This was the third area suggested by Rightmove. As with Southampton, it is well positioned for London commuters, and also has huge local attractions.
A survey last year asked young professionals to name the place they would most like to live, and Brighton and Hove were the only areas that appeared on the list outside London.
One of the reasons it's not higher up the list is that houses are already on the pricey side, with an average cost of £338,956 - up 13% in the past year alone.
There may be few people who grow up with the dream of living in Swindon, but the electrification of the rail line to London will bring travel times down across the West Country, so Swindon becomes part of the outer commuter area.
Given that the average property costs £168, 968, it's easy to see why Swindon will be a popular option for commuters on a tight budget.
Bath is also going to benefit from electrification of the line, because the commute to London will fall to a manageable 70 minutes. The beauty of the city - along with a vibrant social and cultural life - makes it a clear choice for more long-distance commuters.
Of course, with an average asking price of £374,617, it's not a tremendously cheap place to buy, but the geography of the city restricts development, so these prices are expected to rise still further.
Property Frontiers says that the booming house prices in Oxford are set to get even higher. At the moment, travel to London takes 60 minutes, but this will reduce even further in 2016 when the line is electrified. Prices in the most desirable parts of the centre aren't much cheaper than London.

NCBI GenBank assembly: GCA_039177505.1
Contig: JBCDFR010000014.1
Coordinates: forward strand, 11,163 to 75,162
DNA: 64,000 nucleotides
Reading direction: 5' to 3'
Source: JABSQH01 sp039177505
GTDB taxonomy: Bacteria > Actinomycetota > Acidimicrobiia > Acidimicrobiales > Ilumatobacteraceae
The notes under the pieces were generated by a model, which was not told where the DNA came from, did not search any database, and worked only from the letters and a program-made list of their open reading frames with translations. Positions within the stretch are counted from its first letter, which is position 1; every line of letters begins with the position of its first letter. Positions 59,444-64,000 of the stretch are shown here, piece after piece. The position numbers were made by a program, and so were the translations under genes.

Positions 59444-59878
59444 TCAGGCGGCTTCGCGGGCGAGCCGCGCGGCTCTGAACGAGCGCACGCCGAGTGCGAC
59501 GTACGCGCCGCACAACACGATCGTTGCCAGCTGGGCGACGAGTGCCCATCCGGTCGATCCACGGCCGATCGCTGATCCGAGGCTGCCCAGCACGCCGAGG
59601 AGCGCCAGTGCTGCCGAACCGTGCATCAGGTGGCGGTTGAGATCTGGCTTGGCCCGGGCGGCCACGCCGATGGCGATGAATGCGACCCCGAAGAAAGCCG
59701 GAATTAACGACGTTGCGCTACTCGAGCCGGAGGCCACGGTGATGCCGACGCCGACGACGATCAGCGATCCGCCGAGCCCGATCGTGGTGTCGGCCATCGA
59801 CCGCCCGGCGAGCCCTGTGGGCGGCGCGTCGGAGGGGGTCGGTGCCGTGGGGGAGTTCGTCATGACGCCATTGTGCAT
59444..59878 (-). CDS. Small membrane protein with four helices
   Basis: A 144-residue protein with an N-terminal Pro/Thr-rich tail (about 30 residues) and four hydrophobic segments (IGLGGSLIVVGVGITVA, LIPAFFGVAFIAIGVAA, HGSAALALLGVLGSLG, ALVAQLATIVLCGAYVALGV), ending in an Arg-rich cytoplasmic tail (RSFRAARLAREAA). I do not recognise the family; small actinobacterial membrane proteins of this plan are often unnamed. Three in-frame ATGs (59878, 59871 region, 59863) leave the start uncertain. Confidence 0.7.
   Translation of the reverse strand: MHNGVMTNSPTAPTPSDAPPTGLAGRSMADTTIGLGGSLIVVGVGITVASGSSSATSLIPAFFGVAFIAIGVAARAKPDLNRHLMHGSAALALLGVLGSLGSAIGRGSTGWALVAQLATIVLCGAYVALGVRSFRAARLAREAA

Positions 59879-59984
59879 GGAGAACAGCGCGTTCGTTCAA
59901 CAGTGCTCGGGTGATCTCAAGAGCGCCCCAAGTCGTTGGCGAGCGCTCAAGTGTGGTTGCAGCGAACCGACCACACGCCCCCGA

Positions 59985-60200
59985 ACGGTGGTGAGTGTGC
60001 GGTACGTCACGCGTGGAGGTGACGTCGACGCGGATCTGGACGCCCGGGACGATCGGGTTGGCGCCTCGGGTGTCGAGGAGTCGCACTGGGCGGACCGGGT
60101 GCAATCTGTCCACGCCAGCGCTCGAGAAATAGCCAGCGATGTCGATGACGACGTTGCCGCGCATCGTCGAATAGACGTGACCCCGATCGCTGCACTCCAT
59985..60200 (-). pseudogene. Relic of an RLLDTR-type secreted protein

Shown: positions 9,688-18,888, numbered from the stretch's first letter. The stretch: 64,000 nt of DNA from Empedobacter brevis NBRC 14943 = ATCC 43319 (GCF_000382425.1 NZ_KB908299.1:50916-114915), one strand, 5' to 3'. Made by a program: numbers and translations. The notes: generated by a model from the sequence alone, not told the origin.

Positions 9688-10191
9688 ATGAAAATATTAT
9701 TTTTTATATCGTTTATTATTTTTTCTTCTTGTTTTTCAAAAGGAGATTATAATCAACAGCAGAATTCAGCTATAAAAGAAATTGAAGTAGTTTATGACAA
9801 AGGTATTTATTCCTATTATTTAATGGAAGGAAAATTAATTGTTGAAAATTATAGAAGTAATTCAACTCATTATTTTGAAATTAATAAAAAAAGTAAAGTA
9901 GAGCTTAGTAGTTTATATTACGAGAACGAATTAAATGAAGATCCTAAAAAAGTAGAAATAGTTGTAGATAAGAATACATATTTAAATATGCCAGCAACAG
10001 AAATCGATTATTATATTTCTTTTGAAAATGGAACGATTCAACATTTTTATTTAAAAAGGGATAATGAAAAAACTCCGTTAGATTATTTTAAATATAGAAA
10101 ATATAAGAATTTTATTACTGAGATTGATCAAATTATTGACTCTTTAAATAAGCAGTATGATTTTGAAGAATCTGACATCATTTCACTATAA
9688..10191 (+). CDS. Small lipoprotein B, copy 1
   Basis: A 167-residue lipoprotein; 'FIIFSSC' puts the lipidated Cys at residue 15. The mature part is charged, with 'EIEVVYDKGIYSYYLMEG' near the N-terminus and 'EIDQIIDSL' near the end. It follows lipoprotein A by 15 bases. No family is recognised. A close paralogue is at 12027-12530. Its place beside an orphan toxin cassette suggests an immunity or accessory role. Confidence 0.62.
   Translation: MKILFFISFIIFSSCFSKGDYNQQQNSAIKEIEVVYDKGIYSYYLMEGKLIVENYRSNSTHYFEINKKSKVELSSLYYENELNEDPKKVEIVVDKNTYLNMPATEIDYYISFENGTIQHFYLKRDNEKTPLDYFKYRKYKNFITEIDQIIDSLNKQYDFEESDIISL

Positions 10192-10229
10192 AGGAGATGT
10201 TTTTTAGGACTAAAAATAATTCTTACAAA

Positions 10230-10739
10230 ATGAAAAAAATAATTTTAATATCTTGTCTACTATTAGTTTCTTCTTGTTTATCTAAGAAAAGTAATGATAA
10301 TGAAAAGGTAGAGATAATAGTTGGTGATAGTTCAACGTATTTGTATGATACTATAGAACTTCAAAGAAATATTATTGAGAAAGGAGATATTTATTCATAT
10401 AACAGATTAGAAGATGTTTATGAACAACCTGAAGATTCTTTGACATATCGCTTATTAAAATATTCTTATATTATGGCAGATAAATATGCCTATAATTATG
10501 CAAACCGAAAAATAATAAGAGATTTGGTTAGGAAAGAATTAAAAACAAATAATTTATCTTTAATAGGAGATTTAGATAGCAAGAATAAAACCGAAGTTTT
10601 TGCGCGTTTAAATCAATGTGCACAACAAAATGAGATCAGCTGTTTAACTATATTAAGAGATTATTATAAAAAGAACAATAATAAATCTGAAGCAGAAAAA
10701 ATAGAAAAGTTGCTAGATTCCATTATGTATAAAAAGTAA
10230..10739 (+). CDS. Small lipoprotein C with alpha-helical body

However, further out there are pockets of affordability, and when the Water Eaton station opens in 2015 it will open up areas to the north of the city too.
Manchester has seen enormous property price rises over the last couple of years, and Property Frontiers expects this to continue into 2015.
Other commentators are expecting the growth to slow over the next few years, especially given the gains made since 2012. However, demand for properties remains buoyant, and with the growth of the local economy, price rises seem inevitable.
Rising prices in London have pushed buyers further and further out of the centre, so estate agents are now claiming zone three as 'the new zone 2'.
Savills believes that the biggest gains over the next five years will be the less glamorous districts - putting the South and East in the frame. Gritty areas that could benefit include Ladywell, Streatham and Catford in the south, and Leytonstone, Forest Gate and Walthamstow in the east.
Cambridge could also perform well. It has already had house prices lifted by the growth of tech companies to the north of the city, and the arrival of pharmaceutical headquarters will help push prices up further.
In 2016 a new rail service from the city to the science park will keep prices rising, and beyond the opportunities presented by the local economy, Cambridge is also part of the 'outer commute' area of London, which Savills expects to shoot up in value over the next five years.